The skull base is the bottom part of the skull. While the sides, front, back, and top of the skull are essentially smooth, thin walls of bone, the skull base is dramatically more complex. The skull base is complex because every nerve in the body that carries signals to and from the brain crosses the skull base. Additionally, the large vessels that carry blood to and from the brain run through the skull base.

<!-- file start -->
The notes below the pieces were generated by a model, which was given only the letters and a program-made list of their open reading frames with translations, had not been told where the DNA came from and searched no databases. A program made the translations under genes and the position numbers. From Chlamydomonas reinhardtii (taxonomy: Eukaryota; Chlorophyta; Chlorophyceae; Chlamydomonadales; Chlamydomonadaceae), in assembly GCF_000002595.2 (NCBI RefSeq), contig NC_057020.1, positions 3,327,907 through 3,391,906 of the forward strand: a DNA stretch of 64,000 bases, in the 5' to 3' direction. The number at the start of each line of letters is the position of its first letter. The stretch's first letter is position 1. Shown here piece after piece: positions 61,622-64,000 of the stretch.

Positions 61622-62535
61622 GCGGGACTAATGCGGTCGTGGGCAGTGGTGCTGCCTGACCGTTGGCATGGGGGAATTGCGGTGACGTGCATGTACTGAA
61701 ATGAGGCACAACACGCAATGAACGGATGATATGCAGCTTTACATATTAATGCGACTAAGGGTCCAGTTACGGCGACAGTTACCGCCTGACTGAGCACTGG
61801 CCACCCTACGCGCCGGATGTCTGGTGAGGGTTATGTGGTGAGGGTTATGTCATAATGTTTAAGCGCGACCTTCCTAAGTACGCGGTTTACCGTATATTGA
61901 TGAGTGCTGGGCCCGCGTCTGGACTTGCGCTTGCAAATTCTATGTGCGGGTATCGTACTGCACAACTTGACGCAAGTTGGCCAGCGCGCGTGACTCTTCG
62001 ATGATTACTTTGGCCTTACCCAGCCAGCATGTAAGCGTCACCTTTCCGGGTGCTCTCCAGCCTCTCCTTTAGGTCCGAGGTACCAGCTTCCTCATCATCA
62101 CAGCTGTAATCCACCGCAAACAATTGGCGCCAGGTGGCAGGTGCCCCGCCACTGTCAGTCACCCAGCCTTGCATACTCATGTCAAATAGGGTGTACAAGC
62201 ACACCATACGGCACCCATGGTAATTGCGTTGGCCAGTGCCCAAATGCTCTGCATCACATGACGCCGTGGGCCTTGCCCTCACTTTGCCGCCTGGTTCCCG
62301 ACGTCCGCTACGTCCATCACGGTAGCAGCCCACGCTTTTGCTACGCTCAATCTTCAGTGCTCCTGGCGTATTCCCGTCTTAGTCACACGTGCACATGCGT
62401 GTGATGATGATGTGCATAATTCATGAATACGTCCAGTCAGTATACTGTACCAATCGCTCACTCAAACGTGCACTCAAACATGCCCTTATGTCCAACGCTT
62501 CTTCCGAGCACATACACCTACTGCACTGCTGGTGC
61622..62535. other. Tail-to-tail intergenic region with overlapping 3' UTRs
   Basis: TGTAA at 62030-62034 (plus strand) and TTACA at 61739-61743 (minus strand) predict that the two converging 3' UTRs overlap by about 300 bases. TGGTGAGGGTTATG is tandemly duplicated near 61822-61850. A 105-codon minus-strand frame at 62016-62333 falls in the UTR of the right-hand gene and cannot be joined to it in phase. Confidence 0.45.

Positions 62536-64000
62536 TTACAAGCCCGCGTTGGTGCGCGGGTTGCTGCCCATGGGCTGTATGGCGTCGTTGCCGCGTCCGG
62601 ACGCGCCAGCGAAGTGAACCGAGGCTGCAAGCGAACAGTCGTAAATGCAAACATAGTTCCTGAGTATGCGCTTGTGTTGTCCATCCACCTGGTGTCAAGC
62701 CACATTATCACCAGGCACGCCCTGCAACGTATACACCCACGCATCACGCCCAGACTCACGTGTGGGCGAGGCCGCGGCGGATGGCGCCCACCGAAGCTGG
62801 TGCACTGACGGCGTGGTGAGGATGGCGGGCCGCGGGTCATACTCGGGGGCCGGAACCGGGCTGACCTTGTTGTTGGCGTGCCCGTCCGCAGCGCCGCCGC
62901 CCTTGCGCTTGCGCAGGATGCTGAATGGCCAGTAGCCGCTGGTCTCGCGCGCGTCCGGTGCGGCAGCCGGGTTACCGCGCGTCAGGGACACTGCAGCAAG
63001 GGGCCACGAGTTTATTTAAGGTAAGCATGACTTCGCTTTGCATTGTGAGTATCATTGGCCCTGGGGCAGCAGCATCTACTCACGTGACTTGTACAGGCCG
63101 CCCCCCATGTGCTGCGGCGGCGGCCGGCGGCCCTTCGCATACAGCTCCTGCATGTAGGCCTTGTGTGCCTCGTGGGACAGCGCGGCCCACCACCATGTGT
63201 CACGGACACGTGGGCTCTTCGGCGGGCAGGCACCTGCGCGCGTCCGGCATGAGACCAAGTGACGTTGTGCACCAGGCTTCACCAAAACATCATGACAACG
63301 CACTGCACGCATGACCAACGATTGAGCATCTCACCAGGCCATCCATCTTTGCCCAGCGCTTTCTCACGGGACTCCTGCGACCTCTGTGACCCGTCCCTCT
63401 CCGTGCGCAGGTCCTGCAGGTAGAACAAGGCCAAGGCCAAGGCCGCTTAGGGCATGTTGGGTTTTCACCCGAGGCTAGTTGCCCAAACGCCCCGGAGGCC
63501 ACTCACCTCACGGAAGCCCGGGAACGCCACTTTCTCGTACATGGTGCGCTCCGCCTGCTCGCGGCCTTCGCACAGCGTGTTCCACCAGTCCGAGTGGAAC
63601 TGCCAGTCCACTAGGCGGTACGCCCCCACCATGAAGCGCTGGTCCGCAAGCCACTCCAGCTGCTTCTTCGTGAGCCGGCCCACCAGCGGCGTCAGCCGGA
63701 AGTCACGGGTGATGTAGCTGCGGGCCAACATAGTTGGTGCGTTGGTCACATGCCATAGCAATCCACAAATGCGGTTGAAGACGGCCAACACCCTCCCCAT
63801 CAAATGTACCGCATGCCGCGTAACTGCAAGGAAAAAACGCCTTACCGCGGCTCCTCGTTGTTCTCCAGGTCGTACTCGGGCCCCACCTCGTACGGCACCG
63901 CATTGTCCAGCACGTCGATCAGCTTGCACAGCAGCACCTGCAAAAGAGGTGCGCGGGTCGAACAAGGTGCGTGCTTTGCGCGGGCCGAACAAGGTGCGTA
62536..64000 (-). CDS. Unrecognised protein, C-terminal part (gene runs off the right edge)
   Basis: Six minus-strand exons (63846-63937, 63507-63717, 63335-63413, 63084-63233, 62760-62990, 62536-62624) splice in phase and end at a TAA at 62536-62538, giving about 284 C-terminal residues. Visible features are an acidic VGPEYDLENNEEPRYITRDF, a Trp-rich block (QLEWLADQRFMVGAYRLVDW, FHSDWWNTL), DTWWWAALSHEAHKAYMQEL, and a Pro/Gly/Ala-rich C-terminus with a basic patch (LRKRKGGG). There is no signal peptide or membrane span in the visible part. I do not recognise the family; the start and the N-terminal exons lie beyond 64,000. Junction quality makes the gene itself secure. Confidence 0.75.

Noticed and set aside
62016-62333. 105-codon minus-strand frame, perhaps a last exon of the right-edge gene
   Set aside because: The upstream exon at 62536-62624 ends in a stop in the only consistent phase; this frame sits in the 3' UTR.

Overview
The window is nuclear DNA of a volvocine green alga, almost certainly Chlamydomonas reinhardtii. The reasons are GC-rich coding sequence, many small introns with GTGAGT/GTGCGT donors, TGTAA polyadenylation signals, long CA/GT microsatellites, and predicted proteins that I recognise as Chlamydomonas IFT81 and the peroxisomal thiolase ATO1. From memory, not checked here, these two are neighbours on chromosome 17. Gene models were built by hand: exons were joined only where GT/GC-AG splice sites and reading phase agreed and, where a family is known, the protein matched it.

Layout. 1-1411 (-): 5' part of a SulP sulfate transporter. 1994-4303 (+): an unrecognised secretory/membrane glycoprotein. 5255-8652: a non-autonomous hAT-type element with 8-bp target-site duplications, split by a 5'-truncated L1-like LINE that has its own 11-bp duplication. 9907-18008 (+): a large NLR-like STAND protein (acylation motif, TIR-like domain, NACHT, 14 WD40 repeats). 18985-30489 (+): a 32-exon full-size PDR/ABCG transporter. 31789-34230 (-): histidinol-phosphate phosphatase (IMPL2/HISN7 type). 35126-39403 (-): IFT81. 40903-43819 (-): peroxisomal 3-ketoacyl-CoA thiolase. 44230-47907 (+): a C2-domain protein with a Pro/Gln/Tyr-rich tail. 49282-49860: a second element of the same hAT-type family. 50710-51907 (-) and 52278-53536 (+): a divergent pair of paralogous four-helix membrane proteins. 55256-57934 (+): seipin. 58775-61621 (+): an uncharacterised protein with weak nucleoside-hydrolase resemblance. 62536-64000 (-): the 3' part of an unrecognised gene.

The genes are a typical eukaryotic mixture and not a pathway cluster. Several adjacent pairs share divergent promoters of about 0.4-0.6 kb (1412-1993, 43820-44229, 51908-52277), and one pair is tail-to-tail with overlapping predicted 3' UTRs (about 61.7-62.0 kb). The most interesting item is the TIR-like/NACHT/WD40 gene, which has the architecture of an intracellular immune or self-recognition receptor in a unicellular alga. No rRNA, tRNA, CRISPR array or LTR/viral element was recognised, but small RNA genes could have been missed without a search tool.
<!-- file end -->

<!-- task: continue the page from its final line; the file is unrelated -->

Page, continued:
Skull base surgery is used to treat a variety of benign tumors, including acoustic neuroma, meningioma, schwannoma, glomus jugulare and vagale, epidermoid, pituitary tumors, and many others. On occasion in the pediatric population, a skull base biopsy may be required in order to diagnose other diseases such as leukemia, lymphoma, plasmacytoma, Langerhans’ dell histiocytosis, rhabdomyosarcoma, osteosarcoma, fibrosarcoma, or metastatic disease. The basic concept of skull base surgery is to approach the tumor from underneath or from the side by removing specific areas of skull base bone. Thus, the tumor can be exposed with little to no brain retraction.